Kenya’s flowers: blossoming industry nears the € 1 billion revenue mark

Kenya’s flower industry is reporting record-breaking earnings. According to the latest numbers, provided by the Horticultural Crops Directorate of the Kenya government, revenues from cut flowers almost reached the € 1 billion mark in 2018, setting a growth record of 38 percent compared to 2017.

The growth numbers strengthen Kenya’s position as the world’s fourth largest producer of cut flowers, after The Netherlands, Colombia and Ecuador. The country’s floriculture sub-sector has recorded sustained growth over the years. According to figures from the Horticultural Crops Directorate, earnings from cut flowers in 2018 stands at 113 billion Kenyan Shillings (about € 995,050,285), up 38 percent from € 723,027,455 in 2017.

From roses to statice

The industry has come a long way in the past 30 years. Since 1990, Kenya’s export volume has recorded high growth in volume and value of cut flowers exported every year. The volumes went from 10,946 tons in 1988 to 159,961 tons in 2017. The roses, carnations, alstromeria, gypsophilla, lilies, eryngiums, arabicum, hypericum and statice you find in EU flower shops today, may have been harvested two days ago in Kenya.

360 tonnes per day for export

A large part of the local flower production on average 360 tonnes per day is exported – most KLM and Kenya Airways planes leave Nairobi airport loaded with flowers. According to figures of the Kenya Flower Council (KFC), approximately 50% of exported flowers are sold through the Dutch Auctions. Kenya flowers are sold in more than 60 countries. The flower industry contributes around 1.06 per cent to Kenya’s Gross Domestic Product (GDP). 

Top quality throughout the year

The success of Kenya’s flower sector has been attributed not only to the country’s favourable and stable climate, that provides an opportunity to grow quality produce throughout the year. Kenya has fertile land, abundant water and experienced workforce in floriculture. There is more: the Kenyan government actively supports the industry, through the provision of incentives such as nil or reduced duties and other taxes on imported inputs crucial to the sector.

Kenya among leading players

KFC insists: “These factors, according to Africa’s Competitiveness in the Global Economy Report 2018, put Kenya’s flower industry among the leading players in the world’s fast-growing and dynamic flower export business, playing in the leagues of Netherlands, Colombia, Ecuador and Ethiopia, commonly referred to the big five in the world’s floriculture industry.”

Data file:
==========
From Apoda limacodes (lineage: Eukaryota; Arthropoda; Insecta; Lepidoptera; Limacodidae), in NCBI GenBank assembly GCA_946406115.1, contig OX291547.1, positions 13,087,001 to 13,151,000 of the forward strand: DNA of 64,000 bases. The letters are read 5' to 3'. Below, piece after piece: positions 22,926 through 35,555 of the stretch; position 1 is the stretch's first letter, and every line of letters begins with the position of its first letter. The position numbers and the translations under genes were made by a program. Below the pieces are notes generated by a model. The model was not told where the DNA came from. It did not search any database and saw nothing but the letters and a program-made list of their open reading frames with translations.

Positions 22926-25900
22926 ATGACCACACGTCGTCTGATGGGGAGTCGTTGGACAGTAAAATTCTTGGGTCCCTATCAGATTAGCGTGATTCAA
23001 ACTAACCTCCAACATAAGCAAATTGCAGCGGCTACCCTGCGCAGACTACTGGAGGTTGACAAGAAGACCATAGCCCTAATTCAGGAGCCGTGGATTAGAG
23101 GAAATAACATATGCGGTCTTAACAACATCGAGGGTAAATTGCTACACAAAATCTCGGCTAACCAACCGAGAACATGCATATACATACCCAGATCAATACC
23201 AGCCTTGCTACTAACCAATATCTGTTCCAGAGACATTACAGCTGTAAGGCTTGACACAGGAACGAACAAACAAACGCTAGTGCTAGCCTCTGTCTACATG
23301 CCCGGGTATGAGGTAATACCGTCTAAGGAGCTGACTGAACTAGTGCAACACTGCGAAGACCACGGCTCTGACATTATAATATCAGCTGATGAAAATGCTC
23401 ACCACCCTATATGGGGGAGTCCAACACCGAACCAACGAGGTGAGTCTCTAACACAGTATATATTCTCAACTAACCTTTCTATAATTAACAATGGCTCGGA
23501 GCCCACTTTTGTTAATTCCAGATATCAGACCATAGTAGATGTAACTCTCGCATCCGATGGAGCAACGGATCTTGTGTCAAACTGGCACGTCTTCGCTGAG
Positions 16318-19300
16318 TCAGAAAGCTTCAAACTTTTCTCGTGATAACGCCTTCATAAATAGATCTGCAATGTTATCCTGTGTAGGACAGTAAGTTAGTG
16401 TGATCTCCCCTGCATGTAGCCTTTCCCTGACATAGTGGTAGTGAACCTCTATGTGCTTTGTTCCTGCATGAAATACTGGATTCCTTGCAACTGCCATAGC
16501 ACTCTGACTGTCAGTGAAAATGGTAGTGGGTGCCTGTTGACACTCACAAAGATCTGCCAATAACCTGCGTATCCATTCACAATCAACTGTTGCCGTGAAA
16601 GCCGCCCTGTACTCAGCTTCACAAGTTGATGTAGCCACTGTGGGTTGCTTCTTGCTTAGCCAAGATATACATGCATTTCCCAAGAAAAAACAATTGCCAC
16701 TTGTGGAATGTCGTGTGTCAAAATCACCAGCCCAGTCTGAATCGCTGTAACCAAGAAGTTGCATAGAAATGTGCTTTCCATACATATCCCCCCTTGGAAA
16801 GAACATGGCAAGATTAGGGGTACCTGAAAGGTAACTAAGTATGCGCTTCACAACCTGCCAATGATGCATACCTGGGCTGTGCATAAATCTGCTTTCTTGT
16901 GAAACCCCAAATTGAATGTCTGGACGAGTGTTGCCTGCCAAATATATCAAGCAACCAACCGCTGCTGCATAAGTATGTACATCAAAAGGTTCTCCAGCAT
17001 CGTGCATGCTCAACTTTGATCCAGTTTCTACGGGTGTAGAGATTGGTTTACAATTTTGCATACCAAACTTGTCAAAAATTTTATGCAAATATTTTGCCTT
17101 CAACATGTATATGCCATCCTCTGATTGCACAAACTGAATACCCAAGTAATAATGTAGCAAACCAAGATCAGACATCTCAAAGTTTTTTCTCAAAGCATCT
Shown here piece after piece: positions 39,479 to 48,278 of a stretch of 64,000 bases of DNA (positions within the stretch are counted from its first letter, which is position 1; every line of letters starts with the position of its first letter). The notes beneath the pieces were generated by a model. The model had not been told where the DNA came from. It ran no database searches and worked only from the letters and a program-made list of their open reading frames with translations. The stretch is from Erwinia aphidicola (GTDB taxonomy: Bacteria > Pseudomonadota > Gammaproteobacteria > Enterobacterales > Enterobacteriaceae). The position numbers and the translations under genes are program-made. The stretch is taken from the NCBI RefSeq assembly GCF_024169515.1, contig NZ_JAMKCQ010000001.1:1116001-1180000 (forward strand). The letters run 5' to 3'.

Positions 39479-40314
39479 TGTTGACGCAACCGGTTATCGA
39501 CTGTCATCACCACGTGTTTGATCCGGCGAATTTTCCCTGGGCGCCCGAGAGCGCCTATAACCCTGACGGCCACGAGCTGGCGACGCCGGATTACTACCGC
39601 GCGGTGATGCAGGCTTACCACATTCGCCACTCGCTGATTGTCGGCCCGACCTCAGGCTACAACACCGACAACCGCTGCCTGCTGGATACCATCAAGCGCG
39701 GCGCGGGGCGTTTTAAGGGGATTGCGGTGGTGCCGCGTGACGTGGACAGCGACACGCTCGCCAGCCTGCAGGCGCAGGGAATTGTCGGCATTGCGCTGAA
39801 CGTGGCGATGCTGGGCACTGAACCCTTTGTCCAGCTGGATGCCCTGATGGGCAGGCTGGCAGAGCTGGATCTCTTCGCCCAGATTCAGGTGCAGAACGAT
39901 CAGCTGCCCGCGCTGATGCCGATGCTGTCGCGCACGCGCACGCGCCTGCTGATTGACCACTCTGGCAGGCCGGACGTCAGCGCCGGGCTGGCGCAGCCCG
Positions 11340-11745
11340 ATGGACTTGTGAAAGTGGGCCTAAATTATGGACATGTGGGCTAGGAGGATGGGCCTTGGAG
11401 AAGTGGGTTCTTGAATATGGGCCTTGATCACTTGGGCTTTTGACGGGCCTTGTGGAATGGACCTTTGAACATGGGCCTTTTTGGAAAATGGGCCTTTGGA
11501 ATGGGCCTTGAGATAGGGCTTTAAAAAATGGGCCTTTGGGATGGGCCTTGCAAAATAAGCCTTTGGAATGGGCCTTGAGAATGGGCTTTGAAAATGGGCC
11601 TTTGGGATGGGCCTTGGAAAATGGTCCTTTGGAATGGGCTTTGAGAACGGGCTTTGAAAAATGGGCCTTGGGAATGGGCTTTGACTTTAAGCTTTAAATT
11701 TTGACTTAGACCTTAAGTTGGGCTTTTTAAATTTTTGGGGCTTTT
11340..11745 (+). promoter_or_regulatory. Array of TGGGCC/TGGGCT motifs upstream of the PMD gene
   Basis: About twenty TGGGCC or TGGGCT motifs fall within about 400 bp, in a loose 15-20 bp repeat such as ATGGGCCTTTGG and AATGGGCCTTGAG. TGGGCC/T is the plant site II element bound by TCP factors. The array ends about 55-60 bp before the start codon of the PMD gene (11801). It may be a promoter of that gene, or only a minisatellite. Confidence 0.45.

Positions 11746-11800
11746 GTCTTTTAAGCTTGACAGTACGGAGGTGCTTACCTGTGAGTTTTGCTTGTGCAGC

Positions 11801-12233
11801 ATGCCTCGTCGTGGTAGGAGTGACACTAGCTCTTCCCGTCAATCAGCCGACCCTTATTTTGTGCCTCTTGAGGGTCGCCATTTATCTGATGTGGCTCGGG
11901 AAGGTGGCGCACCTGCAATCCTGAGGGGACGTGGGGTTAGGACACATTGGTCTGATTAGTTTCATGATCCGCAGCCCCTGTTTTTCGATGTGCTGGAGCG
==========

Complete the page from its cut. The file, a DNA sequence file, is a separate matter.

Wages issue

In Kenya, floriculture has been identified as a key component of Kenya’s Vision 2030. But not all is rosy in the flower industry. One the one hand, the industry provides many jobs. More than 100,000 floriculture workers are employed by over 300 exporters from Kenya. On the other hand, the issue has been raised of the low wages in the industry, by the Kenya Plantation and Agricultural Workers Union (KPAWU) in Naivasha. The minimum wage for an unskilled agricultural employee is about $65 a month and the KPAWU insists workers need to get paid more to be able support their families. According to a KPAWU spokesman, the flower industry is "taking advantage of cheap labour as a result of our government's investor-friendly labour policies." The union has already managed to negotiate better working conditions on behalf of over 30,000 flower farm employees in Naivasha.

Growth prospects 

While disputes over issues like this will probably not get solved overnight, the flower industry in Kenya is optimistic about the growth prospects. KFC expects national and county governments to introduce more favourable policies, for instance on taxation, energy, water, land, infrastructure, investments, institutional coordination, innovation and human capital, to create even more ease of investment and doing business. With these incentives, the flower industry is to blossom even more.

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